Sweet pusson but you wouldnt after a long drive when

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"Sweet pusson! But you wouldn't, after a long drive, when the ends were flying! No woman can look distinguished with tousley hair. I'm ready, my loved ones! If you've any remarks to make, make 'em now, or else for ever hold your peace. As for Katrine--she's quite unnecessarily good-looking--no objections to make there. My hobject is--if you can understand,--to appear as if I were `Somebody,' and have a train of admirers following wherever I go!--If you didn't know any better, do you think you could mistake me for `Some one in Particular,' and hang around to stare?" CHAPTER SEVEN. 52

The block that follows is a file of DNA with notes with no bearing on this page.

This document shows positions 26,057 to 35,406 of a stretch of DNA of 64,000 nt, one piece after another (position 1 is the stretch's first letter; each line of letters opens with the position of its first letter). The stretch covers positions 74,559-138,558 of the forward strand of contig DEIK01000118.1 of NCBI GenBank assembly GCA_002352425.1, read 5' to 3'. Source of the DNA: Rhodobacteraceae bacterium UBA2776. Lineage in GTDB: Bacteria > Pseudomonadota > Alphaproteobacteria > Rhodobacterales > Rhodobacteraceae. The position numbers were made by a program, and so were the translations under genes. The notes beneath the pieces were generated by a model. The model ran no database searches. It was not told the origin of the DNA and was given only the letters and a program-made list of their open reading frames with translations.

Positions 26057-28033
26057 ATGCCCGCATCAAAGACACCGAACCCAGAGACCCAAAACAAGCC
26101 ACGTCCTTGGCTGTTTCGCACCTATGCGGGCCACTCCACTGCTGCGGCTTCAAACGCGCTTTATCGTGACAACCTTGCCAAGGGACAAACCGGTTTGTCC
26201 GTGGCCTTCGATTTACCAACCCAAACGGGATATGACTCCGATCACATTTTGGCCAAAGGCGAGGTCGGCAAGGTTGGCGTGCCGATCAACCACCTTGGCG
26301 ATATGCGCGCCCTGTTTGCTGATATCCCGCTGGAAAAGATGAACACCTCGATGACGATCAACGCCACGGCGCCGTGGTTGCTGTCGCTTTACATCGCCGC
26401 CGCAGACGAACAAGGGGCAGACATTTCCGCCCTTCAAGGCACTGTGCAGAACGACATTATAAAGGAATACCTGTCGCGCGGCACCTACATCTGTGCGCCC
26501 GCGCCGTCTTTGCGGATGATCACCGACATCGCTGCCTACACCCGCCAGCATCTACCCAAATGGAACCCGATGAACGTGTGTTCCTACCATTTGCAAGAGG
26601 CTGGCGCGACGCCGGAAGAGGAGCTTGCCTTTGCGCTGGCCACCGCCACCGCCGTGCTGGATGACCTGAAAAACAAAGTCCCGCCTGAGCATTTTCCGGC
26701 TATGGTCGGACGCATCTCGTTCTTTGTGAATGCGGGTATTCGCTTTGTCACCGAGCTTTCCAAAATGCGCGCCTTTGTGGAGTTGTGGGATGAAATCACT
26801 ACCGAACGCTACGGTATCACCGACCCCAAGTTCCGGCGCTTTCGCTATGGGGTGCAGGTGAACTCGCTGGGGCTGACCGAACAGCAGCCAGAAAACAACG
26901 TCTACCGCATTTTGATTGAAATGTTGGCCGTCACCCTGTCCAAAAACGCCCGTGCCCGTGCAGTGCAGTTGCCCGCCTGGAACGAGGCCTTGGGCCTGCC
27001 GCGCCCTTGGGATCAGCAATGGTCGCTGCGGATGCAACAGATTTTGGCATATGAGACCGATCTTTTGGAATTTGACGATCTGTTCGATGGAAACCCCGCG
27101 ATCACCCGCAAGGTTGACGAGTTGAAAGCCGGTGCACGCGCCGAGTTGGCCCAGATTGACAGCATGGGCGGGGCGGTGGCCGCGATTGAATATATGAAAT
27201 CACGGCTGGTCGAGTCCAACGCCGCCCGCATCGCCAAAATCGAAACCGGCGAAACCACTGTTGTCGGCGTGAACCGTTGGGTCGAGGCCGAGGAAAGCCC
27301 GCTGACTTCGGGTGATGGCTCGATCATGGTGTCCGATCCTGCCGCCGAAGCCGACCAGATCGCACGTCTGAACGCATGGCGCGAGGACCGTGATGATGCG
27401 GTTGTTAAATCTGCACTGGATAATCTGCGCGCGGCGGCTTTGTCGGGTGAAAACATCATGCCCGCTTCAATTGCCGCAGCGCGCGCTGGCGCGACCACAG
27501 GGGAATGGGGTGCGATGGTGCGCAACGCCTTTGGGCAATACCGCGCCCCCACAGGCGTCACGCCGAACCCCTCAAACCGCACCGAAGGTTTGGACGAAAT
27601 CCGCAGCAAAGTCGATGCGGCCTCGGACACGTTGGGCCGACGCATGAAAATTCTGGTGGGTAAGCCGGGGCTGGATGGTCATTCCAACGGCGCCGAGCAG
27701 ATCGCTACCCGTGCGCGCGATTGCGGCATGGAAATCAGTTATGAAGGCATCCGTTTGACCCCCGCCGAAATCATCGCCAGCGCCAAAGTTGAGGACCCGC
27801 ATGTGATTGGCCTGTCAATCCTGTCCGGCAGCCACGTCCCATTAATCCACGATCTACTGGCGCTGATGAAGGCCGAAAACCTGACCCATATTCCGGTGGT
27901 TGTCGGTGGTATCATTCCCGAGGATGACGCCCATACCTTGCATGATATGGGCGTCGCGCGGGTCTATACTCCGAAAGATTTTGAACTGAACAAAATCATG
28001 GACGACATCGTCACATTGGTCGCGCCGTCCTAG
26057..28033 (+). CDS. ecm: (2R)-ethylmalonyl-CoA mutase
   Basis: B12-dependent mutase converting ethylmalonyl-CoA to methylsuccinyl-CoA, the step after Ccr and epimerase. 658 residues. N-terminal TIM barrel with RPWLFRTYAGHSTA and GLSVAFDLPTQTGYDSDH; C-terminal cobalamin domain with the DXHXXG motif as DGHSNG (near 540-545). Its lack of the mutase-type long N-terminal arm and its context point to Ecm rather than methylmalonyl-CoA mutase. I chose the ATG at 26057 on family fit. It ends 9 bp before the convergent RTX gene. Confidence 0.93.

The brother and sister smiled indulgently. "Isn't Grizel Dundas Somebody?" Martin enquired. "She's a goose anyway!" corrected Katrine, but she said it with a laugh, and in a voice which held no trace of the ordinary snap. Martin's eyes turned upon her quickly; he also seemed to be infected with an unusual gentleness and amenity of manner. "How nice you look, dear--how very nice!" he said genially. In the way of definite approval it was more than he had said to Grizel herself. Katrine flushed with pleasure, and brushed his arm with a caressing touch. Each was conscious of a longing to make up for the growing disloyalty of the past months. The position remained unchanged, but there was a different attitude towards it; they had grown suddenly softer, kindlier; in each mind was a conviction of personal responsibility, a disinclination to blame the other. "I haven't considered her enough. She's had a desperately dull time." ... "I've been so narrow-minded--so blind. I didn't understand!" Each heart made its own confession of shortcomings, and felt lightened of a load. It was in the happiest of moods that the trio started on their ten-mile drive through the wooded country which stretched between Cumly and Barfield Castle. In the matter of rural scenery England stands unsurpassed in the kingdoms of the world, and a stranger to our isle could not have had a better introduction to its beauties than the drive through that southern county. Long avenues of beeches gave entrance to the most picturesque of villages, with the traditional duck-pond and green; thatched cottages showed a blaze of flowers in their trim gardens; the smooth white road curved through the heart of a great forest, dived through the precipitous High Street of a quaint old town, and climbed steeply to a breezy down. Everywhere there was a wealth of greenery, a universal air of prosperity, of order, of well-being, good to behold on this brilliant summer morning. Within a few miles of Barfield Castle, however, all peacefulness vanished from the scene. The converging roads were filled with an unending stream of vehicles, and the dust rose in clouds above the hedgerows. The women wrapped themselves closely in dust cloaks and motor-veils, the pace slackened to a crawl, and at frequent intervals ceased altogether as the congested lines merged together near the castle gates. When once that point had been passed, progress CHAPTER SEVEN. 53

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